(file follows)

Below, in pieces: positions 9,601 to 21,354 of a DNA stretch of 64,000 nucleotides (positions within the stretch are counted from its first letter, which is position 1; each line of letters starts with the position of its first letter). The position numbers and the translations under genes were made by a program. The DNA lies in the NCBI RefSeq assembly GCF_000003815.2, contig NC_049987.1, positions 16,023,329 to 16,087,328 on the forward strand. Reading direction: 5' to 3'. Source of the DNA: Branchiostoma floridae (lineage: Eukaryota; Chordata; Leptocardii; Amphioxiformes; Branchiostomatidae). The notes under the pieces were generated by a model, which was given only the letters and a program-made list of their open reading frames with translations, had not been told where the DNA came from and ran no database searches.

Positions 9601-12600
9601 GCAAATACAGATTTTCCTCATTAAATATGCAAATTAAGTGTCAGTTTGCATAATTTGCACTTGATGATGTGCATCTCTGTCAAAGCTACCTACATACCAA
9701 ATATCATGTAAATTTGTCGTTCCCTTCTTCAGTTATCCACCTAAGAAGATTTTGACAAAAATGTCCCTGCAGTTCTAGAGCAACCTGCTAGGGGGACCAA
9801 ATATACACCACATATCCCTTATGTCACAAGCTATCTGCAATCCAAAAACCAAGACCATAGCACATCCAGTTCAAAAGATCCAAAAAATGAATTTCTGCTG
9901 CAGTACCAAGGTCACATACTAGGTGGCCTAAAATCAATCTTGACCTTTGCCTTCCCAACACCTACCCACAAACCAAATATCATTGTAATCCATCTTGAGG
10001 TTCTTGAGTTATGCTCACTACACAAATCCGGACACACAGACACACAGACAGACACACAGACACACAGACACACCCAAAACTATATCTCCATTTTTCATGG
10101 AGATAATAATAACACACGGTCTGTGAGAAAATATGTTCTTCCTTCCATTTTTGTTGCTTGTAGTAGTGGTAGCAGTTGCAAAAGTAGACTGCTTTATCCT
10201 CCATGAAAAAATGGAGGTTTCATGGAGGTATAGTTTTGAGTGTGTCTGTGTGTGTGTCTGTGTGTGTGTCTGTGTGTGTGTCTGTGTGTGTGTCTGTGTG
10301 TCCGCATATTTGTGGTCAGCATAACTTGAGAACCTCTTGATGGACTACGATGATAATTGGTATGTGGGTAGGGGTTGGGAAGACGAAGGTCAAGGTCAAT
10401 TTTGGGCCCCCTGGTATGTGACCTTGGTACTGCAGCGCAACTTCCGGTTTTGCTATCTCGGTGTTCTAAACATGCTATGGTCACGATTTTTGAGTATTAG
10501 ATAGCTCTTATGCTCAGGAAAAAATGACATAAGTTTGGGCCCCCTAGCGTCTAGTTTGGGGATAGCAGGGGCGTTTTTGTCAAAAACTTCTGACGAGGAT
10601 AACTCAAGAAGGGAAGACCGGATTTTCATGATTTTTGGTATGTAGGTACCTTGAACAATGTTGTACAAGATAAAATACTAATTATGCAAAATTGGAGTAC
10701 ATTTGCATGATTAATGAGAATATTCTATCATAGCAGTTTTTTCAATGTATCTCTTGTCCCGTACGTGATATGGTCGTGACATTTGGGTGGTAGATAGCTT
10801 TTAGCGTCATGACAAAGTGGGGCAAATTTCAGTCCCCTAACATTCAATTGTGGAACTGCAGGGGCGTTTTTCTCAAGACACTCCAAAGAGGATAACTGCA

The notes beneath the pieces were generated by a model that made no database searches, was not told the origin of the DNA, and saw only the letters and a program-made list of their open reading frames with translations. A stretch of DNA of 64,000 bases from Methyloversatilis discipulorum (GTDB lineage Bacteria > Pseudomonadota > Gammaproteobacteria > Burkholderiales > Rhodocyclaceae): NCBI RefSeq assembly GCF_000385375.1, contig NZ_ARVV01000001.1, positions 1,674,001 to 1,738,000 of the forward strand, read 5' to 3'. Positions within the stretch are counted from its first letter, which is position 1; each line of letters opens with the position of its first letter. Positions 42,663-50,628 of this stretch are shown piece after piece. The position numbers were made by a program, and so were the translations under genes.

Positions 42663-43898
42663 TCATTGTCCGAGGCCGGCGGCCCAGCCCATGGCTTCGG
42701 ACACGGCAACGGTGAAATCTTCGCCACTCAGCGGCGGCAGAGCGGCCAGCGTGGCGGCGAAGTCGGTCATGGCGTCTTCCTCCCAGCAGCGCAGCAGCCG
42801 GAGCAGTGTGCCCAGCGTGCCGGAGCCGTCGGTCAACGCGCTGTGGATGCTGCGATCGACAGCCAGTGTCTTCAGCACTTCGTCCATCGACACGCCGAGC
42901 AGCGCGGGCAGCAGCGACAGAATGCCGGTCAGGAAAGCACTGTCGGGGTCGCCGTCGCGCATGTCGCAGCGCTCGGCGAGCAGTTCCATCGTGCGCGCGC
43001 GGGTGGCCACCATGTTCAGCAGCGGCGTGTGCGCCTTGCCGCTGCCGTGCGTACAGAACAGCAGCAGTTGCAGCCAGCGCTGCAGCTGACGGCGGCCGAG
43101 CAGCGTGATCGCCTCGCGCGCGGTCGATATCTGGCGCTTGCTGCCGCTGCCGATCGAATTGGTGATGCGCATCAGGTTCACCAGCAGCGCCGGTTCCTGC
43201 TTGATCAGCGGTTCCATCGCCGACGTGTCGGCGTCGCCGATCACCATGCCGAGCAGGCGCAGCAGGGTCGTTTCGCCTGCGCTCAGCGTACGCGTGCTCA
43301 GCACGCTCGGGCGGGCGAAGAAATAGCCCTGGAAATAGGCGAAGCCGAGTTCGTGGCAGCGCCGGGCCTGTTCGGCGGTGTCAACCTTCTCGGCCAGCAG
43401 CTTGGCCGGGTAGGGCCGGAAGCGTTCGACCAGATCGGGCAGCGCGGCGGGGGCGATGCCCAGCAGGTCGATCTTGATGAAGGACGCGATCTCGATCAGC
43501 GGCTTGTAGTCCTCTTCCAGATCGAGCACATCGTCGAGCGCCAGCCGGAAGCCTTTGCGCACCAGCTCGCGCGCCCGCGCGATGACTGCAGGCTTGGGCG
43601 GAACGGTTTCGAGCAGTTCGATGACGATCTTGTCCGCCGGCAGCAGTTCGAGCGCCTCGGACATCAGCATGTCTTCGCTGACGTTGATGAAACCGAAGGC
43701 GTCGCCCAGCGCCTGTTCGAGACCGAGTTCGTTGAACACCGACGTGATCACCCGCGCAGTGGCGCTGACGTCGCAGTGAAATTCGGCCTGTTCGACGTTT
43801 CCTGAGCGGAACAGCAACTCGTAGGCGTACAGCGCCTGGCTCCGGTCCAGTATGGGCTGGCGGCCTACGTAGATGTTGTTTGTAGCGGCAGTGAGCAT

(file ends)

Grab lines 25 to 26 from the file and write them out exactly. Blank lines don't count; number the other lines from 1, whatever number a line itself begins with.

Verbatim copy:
43301 GCACGCTCGGGCGGGCGAAGAAATAGCCCTGGAAATAGGCGAAGCCGAGTTCGTGGCAGCGCCGGGCCTGTTCGGCGGTGTCAACCTTCTCGGCCAGCAG
43401 CTTGGCCGGGTAGGGCCGGAAGCGTTCGACCAGATCGGGCAGCGCGGCGGGGGCGATGCCCAGCAGGTCGATCTTGATGAAGGACGCGATCTCGATCAGC